Posted in | Nanoanalysis

Construction Begins for the European XFEL

The traditional tunnel and borer christening celebration today marked the start of construction of the tunnel system for the X-ray laser European XFEL. More than 500 guests attended the ceremony on the building site in Schenefeld (Pinneberg district, Schleswig-Holstein), the future research campus of the X-ray laser facility.

Tomorrow, the first of the two tunnel boring machines – TULA (“TUnnel for LAser”), 6.17 metres in diameter, 71 metres long, weighing 550 tonnes and costing 18 million Euros – will start in the direction of DESY-Bahrenfeld (Hamburg), where it will arrive in summer 2011. Godmother for the tunnels excavated by TULA and by the same token “earthly patron saint” for the tunnel builders is Dr. Herlind Gundelach, State Minister for Science and Research of the Free and Hanseatic City of Hamburg.

The new X-ray laser research facility is 3.4 kilometres long and located in the German federal states of Hamburg and Schleswig-Holstein. Its tunnel system comprises a 2.1-kilometre-long section for the electron accelerator and a “fan” of five tunnel sections in which the X-ray flashes used for research will be generated. These tunnels end in an underground experiment hall. In total, 5777 meters of tunnel will be constructed in the next two years using two boring machines, the larger of which now starts excavating the tunnel sections underneath the city of Hamburg.

The two federal states of Hamburg and Schleswig-Holstein contribute a total of 90 million Euro to Germany’s share of the costs for the X-ray laser facility. For Hamburg’s State Minister for Science, Dr. Herlind Gundelach, this is a good investment: “The European XFEL is one of the largest construction projects for science and a research instrument that will be unique in its kind in the world. We expect it to generate important impetus for research for the whole area. Scientists from all over the world are already preparing themselves intensively to make use of the X-ray laser, and they look forward to many new insights in their disciplines.”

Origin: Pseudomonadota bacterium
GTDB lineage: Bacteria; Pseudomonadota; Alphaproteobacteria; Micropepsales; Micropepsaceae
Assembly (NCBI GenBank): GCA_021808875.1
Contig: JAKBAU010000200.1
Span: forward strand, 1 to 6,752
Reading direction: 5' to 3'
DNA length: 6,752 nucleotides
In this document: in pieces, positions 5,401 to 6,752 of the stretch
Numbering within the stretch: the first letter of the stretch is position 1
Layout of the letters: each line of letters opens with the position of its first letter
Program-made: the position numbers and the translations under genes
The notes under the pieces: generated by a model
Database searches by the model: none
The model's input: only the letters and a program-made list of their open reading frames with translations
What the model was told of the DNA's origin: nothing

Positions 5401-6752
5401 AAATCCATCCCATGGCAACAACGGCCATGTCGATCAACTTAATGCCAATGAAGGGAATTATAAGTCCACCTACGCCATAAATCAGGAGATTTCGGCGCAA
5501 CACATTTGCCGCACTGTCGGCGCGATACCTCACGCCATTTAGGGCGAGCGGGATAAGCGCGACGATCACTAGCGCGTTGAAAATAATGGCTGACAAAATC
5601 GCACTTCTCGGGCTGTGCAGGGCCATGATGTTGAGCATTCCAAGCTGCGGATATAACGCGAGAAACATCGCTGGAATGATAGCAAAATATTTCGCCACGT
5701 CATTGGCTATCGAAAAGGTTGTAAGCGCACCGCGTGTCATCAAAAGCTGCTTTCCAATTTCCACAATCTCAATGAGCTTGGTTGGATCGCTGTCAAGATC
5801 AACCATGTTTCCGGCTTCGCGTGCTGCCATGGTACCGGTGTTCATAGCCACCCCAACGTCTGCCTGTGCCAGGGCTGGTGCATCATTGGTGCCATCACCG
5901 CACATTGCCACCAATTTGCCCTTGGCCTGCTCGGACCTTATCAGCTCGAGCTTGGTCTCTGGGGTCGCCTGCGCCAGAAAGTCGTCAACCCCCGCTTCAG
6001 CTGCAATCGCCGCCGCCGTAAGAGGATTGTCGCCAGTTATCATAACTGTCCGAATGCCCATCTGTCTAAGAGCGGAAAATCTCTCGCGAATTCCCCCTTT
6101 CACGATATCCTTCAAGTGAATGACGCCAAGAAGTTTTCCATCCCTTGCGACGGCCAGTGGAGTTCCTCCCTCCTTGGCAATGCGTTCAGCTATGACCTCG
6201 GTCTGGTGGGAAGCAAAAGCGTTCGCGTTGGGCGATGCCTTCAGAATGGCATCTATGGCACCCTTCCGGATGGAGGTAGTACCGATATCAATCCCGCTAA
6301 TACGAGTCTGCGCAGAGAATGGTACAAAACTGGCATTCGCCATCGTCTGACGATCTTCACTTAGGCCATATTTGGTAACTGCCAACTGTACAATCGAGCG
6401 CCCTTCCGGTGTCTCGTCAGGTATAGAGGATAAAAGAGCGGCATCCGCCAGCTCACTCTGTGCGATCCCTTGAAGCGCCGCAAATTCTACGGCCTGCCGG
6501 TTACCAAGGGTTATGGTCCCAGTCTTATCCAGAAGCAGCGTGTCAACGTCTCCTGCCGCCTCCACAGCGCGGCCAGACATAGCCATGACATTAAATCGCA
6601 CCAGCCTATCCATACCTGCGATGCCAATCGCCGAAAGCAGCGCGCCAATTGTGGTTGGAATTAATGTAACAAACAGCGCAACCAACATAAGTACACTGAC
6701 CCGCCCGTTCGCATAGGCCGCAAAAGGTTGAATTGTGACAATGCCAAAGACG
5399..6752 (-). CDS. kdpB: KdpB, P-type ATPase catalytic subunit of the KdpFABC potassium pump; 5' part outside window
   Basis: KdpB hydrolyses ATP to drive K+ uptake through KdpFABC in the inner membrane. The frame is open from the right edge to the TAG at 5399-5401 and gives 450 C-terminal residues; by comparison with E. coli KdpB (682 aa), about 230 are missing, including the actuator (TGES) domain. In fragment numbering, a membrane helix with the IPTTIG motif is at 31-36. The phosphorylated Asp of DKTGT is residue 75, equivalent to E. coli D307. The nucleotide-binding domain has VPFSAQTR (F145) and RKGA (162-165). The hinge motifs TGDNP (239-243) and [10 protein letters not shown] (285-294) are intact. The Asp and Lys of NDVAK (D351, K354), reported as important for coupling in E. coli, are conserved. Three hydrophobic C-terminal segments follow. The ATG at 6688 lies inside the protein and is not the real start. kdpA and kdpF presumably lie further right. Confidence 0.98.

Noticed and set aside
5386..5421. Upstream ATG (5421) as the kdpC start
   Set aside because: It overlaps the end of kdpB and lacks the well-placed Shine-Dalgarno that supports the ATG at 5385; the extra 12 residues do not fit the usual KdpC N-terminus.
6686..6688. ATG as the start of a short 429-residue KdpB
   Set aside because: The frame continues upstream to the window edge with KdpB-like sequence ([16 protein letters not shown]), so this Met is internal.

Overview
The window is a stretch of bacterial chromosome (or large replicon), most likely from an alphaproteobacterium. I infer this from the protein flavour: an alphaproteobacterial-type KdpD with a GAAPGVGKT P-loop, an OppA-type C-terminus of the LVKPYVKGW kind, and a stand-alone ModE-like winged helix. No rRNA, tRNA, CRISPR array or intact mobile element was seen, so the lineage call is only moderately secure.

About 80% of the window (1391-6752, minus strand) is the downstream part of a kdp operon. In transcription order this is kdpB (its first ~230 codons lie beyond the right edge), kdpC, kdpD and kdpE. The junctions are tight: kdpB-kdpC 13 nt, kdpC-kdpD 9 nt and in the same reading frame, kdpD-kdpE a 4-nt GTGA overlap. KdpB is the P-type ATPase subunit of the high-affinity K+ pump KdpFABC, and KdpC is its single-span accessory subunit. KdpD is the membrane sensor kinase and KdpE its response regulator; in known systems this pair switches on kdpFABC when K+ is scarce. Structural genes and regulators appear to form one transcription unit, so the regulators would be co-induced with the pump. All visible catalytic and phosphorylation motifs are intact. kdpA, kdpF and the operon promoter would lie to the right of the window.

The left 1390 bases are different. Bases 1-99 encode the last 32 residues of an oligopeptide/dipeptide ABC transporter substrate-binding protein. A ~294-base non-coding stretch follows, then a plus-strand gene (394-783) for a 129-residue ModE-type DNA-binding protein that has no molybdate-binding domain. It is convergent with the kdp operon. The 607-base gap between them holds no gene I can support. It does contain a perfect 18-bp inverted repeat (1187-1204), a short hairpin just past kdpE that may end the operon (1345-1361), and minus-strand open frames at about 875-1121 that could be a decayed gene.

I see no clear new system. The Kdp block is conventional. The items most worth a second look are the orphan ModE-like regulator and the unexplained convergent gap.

Schleswig-Holstein’s Secretary of State for Science, Dr. Cordelia Andreßen, added: “The new X-ray laser not only links different countries in their common endeavour for science. Above all, it joins the two federal states of Hamburg and Schleswig-Holstein, not only at the political and financial level, but also quite really by means of the tunnel we have christened today. We in Schleswig-Holstein are proud to be part of this ambitious international large-scale project.”

For the Chairman of the Management Board of the European XFEL GmbH, Professor Massimo Altarelli, today’s tunnel celebration has a special significance: “For us, this tunnel celebration is a twofold milestone on the hopefully not too stony path of the European XFEL project. First of all, it marks of course the beginning of the tunnel construction. But it also centres on the new international research institution, which is currently establishing itself in Northern Germany and which will construct and operate the European XFEL. For the very first time, such a celebration is sailing under the flag of the European XFEL GmbH.”